Harvard University’s Edmond J. Safra Center for Ethics, directed by Harvard Law School Professor Lawrence Lessig, has received a gift of $12.3 million from Lily Safra, given in memory of her late husband, Edmond J. Safra, a prominent philanthropist who was the founder of the Republic National Bank of New York.

The gift will support the activities of the Edmond J. Safra Center for Ethics, permanently endow the graduate fellowship program, and fund the recently launched Research Lab. This personal gift from Mrs. Safra follows a donation of $10 million from the Edmond J. Safra Foundation to endow the center in 2004.

“We are grateful for this timely gift to the Edmond J. Safra Center for Ethics,” said Harvard President Drew Faust. “At a moment in history when many people are examining the global financial system and the role of public institutions, we will all benefit from serious research into the increasing complexity of public life and the ethical issues faced by corporate leaders.”

Mrs. Safra said, “I have always considered it a wonderful privilege to be able to count myself among the Edmond J. Safra Center’s friends and supporters, and I am delighted to offer this additional support for the center’s vitally important work. If we truly value justice and basic human dignity, ethical questions need to be part of every field of study and every policy discussion. I know my husband would share my great pride in the Edmond J. Safra Center’s tremendous contributions toward this goal — and its promise for the future.”

In addition to a $10 million gift from the Edmond J. Safra Philanthropic Foundation in 2004, other previous gifts facilitated by Mrs. Safra helped endow the Edmond J. Safra  Graduate Fellowships in Ethics and a Faculty Fellowship in Ethics. A portion of the new funding will fully endow the Edmond J. Safra Graduate Fellowship program and ensure that the Edmond J. Safra Center for Ethics’ role in training younger scholars and developing future leaders in ethics will continue.

Since its founding over 20 years ago, the center’s fellowship programs have hosted more than 250 talented scholars, some of whom have gone on to establish ethics centers at other universities in the United States and abroad. A sampling of this year’s fellowship topics includes projects examining financial ties between the pharmaceutical industry and psychiatric treatment boards, determining which psychological factors predict whether whistleblowers will be praised or rejected, and understanding the interaction of policy and daily attitudes toward risk in the financial industry.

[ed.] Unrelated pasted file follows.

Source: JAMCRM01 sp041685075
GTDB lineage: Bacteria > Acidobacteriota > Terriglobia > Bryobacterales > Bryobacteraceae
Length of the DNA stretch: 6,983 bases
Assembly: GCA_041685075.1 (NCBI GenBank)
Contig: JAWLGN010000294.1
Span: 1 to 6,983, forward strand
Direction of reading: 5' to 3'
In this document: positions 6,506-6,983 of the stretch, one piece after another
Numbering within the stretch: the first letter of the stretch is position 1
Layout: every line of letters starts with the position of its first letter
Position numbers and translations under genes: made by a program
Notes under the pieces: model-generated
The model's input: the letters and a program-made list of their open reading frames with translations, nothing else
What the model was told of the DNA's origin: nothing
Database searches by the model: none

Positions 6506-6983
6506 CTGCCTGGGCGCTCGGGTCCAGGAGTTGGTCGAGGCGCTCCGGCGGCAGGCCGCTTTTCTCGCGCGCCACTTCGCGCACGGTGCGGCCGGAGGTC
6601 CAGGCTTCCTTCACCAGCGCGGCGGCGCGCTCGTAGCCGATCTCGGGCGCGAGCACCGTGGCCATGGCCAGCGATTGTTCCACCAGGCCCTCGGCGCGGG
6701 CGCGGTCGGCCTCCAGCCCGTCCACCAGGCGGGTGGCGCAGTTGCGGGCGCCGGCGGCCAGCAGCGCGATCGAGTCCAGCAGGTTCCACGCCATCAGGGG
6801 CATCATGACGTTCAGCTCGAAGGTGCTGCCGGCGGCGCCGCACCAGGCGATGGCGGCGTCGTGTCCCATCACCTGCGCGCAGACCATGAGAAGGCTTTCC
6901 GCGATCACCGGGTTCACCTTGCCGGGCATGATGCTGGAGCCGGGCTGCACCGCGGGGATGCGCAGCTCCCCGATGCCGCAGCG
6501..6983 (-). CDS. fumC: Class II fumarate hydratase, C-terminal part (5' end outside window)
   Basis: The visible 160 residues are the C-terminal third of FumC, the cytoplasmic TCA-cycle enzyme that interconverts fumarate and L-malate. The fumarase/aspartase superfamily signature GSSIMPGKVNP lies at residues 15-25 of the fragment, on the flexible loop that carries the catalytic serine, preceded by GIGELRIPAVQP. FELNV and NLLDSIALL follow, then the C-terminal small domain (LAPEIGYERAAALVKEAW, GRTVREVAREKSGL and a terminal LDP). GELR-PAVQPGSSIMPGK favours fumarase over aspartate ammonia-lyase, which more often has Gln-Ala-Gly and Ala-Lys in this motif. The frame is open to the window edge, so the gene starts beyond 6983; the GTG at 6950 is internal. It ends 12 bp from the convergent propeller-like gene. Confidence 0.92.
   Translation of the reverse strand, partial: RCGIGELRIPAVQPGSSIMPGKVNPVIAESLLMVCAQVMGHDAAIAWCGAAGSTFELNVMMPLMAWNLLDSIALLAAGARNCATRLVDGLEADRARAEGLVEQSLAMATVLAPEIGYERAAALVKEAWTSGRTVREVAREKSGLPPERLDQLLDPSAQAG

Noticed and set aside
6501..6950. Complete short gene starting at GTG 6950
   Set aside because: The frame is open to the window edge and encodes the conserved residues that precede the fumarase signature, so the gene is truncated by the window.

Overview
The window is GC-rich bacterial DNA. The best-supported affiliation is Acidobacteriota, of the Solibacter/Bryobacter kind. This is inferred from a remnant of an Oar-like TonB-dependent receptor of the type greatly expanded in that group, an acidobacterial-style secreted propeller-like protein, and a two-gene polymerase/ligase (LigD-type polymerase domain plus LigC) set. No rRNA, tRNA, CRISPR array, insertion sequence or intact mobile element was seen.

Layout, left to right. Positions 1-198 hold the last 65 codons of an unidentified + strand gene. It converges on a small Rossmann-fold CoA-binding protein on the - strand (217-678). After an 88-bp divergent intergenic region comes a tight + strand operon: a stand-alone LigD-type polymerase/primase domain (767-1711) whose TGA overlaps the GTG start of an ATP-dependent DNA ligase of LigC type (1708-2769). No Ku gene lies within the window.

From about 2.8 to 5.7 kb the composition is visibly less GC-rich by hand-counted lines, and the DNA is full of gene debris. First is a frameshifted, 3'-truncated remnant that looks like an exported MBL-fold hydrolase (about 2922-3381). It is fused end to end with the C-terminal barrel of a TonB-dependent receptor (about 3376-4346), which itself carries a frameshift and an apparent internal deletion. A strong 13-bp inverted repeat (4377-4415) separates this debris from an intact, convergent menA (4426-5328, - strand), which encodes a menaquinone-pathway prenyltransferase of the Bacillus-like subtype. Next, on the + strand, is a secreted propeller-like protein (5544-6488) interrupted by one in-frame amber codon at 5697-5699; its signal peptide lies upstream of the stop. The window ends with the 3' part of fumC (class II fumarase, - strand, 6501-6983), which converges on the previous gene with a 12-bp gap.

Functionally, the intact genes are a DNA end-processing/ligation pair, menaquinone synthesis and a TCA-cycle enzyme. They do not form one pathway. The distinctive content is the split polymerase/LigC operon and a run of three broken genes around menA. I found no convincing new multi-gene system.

Edmond J. Safra Center for Ethics Director and Harvard Law School Professor Lawrence Lessig, who succeeded founding director Dennis F. Thompson as the center’s director in 2009, launched a new Research Lab as a major initiative designed to address fundamental problems of ethics in a way that provides benefit to institutions of government and society around the world. The lab’s first project focuses on the problem of institutional corruption.

“We are enormously fortunate to have this extraordinary gift from Lily Safra,” said Lessig. “The support of the Edmond J. Safra Philanthropic Foundation has already secured a permanent place for the Center for Ethics at Harvard. This gift will allow us to extend our work to important and timely questions of institutional corruption.”

Founded in 1986 by former President Derek Bok, and led for more than 20 years by Professor Dennis Thompson, the center encourages teaching and research about ethical issues in public and professional life. It is the core of a well-established movement at Harvard to give ethics a prominent place in the curriculum and on the agenda of research. By promoting a perspective informed by both theory and practice, the center helps to meet the growing need for teachers, scholars, and leaders who address questions of moral choice in the professions and public life more generally.